I entered Nordstroms at 11 am and made a bee-line to the ground level, quickly found the line, got my wristband and hurried into the "corral." At first it didn't seem like there were that many people ahead and the line grew longer and longer behind me.

Maybe this wouldn't take all day after all. Maybe I might make it in time for dinner at the wedding. Maybe I should buy one more book. Maybe I should have thought to bring a snack.

Time passed quickly in the line--thanks to my "line buddies" Lisa and Catherine. We were lucky enough to be  next to the fountain so were actually able to sit on the edge for the first two hours--and did we talk!!! And Lisa had yummy homemade Swedish rusk to snack on. (Raise your hand if you know what that is.) Hi Minnesota Lisa! I found Cat's blog through facebook

As the time drew closer to 1 pm, the anticipation grew until finally the announcer introduced  her. Here is my first photo--with my thanks to the 8'3" tall man in front of me who moved aside long enough for me to snap this photo:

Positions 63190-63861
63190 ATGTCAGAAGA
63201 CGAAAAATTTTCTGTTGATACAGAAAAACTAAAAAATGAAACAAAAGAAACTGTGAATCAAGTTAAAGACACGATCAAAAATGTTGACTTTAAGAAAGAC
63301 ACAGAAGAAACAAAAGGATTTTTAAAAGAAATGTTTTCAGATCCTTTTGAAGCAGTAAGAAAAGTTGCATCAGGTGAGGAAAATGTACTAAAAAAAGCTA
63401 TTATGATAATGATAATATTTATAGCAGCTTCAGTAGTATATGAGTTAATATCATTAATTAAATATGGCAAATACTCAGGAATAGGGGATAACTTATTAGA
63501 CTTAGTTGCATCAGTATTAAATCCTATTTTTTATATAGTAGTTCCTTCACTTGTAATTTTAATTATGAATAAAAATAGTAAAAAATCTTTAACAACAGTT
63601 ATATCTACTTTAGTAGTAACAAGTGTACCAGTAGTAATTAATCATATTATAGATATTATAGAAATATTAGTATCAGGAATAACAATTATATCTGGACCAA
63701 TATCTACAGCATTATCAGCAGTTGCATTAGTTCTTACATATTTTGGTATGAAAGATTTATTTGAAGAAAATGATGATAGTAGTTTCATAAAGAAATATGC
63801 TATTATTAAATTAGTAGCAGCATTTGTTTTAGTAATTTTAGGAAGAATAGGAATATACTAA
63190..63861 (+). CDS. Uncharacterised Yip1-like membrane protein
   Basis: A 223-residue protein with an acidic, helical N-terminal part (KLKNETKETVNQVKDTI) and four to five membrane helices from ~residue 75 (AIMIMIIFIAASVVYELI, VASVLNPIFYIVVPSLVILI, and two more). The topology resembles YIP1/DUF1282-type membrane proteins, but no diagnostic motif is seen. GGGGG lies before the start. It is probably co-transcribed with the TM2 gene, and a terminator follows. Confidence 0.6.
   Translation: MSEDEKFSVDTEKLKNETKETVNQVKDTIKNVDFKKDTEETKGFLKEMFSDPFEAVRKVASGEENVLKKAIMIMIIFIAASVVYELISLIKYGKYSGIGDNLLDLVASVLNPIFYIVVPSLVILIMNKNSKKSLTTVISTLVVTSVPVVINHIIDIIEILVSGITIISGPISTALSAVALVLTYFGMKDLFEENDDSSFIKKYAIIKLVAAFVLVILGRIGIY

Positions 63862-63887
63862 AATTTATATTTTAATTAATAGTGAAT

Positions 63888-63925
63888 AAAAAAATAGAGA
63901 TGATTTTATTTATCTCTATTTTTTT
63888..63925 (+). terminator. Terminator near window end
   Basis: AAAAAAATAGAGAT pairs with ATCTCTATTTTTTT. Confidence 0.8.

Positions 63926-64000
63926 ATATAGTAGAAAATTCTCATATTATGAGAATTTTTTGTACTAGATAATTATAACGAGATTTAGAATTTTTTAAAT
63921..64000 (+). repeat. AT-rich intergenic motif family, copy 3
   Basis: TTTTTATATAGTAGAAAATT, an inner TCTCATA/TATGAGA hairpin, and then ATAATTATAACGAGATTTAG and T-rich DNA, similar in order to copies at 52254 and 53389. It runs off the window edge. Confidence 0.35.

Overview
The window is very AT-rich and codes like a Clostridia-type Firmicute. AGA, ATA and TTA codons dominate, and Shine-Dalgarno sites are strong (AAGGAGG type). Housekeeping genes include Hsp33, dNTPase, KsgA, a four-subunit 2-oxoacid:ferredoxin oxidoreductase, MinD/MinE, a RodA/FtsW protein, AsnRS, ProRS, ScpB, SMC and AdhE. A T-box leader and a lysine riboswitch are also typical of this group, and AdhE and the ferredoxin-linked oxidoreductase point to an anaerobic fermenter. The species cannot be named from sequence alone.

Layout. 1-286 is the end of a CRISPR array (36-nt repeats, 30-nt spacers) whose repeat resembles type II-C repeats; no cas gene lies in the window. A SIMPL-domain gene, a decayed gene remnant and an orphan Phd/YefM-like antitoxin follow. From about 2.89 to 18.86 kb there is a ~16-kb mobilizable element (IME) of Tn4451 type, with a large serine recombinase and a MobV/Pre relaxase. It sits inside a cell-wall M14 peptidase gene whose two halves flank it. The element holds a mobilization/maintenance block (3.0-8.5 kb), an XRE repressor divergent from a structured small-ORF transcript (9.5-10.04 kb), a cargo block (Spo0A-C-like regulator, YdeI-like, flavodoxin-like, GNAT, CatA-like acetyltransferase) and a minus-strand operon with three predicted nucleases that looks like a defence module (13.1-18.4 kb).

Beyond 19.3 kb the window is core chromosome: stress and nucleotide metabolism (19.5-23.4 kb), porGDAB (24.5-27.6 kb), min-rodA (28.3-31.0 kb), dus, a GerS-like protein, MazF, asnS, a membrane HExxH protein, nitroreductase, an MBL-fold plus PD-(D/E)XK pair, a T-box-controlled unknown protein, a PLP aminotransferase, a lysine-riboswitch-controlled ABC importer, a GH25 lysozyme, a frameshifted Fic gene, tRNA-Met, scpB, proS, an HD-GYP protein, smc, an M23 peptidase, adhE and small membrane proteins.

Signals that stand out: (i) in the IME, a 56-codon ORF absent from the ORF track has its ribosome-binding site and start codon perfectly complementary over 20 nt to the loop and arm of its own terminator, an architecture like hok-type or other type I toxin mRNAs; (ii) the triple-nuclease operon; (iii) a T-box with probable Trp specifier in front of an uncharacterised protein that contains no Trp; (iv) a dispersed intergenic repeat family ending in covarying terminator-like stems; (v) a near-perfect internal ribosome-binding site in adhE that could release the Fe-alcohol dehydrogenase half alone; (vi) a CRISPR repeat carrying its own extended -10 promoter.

She's such a pretty girl!

Ree answered some audience questions and was sweet, funny and nervous. Soon the line began to move slowly. It was then I discovered that the first three rows of the zig-zag queue were twice as long as I thought. But there was no turning back or bailing out now. I figured I'd still make the wedding dance...besides, a murmur passed through the crowd to my left...could it be, why yes it was, Marlboro Man!

Hel-lo MM!

Please don't let that be a wide angle lens--if ever I wish they'd invented spanx that covered from the chin down, it's now.

I am SO close! Hi Ree!

Lisa went first, then, me, then Catherine. While Lisa was having her book signed, the gals handling the books and the cameras (who btw did an awesome job) came over and uttered the last words I needed to hear right then. At 3:55 pm. The wedding started at 4 pm. I was three hours away and had to stop home and change clothes.